Using decorations as well as plants is an excellent way in recreating their natural habitat. Their natural habitat has branches and logs due to the river’s natural foliage. This not only can help make waters slightly acidic like their habitat but also gives them places to hide in the tank.

When choosing your substrate you will want to choose something darker, as this is similar to their habitat in the wild. Fine gravel or mud that is enriched with plant materials is best for ember tetras.

Fluorescent lighting is most suitable in a tetra tank, as they spend their time in the middle level of water. They prefer moderate lighting, between fluorescent lighting and heavy vegetation. It is also very important to have a slow-flowing filter as they prefer a slower current like they have in the wild.

As long as proper tank conditions and water parameters are met and consistent your ember tetras should remain happy. However, some signs will indicate they are not happy or stressed. Some signs to look out for include: dulling of colors, erratic swimming, poor shoaling behavior, or even lack of coordination.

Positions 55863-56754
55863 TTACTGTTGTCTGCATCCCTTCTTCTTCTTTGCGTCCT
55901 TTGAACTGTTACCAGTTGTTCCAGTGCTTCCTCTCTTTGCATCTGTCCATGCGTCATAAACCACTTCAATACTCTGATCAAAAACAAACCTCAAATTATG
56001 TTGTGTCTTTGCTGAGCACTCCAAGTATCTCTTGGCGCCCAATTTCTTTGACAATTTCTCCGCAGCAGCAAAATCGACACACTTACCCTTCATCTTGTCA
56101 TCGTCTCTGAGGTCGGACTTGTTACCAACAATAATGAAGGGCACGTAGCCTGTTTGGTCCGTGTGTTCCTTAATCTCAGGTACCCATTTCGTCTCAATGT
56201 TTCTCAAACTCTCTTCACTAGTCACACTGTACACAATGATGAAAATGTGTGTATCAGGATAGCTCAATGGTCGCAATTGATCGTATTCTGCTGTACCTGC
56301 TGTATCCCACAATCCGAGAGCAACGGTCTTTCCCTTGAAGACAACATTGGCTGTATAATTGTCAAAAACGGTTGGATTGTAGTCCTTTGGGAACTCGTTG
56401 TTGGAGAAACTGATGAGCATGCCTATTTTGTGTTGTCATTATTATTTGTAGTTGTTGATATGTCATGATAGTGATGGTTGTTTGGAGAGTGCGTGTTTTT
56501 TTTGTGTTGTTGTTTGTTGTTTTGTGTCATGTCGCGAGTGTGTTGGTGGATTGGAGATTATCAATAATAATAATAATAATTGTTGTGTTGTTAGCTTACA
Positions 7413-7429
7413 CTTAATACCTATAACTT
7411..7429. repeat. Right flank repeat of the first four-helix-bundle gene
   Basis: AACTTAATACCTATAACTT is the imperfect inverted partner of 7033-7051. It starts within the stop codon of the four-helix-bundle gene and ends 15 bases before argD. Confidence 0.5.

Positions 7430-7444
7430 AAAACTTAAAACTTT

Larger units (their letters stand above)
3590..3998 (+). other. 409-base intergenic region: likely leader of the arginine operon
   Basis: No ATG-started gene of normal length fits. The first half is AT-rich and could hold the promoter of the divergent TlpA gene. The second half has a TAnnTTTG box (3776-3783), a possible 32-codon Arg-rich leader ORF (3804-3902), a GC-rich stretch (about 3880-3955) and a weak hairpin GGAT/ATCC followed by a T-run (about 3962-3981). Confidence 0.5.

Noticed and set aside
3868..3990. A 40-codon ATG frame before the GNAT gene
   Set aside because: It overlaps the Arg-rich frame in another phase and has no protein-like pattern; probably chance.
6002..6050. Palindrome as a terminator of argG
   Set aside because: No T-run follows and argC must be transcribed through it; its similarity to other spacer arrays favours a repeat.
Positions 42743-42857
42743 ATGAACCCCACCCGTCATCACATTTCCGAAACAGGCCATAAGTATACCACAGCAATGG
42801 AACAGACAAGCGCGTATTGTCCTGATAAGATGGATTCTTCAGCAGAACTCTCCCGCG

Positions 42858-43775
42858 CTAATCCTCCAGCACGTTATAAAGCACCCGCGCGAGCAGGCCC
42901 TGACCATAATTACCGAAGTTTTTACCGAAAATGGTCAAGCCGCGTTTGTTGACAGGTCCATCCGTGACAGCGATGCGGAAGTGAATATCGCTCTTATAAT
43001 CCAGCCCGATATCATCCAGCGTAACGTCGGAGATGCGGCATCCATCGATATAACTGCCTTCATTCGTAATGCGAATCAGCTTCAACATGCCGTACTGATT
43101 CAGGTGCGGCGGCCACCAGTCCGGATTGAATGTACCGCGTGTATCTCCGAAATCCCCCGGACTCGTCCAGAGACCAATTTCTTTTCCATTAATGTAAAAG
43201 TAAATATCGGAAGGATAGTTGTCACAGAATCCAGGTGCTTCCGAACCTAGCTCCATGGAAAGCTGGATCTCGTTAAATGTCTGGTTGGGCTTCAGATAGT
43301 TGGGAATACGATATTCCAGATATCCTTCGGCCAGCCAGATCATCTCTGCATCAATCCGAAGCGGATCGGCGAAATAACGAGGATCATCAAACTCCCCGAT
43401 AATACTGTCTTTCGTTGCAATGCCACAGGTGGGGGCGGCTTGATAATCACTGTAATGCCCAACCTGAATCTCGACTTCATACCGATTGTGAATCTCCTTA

How To Breed Ember Tetras

Breeding ember tetras is fairly easy to do as most of the time they will breed on their own without much preparation. In larger schools, several spawnings occur throughout the year. Ember tetras reach maturity around 4- 6 months.

The most important thing that you can do to ensure successful breeding is to have a tank with both males and females present, as well as create a safe environment for breeding and spawning. The best way to ensure the safest spawning conditions is to put mated pairs in a separate breeding tank and once the female has spawned, remove the adult tetras.

Even though the ember tetra will breed on their own, there are some things you can do in order for your ember tetra to be in optimal breeding conditions.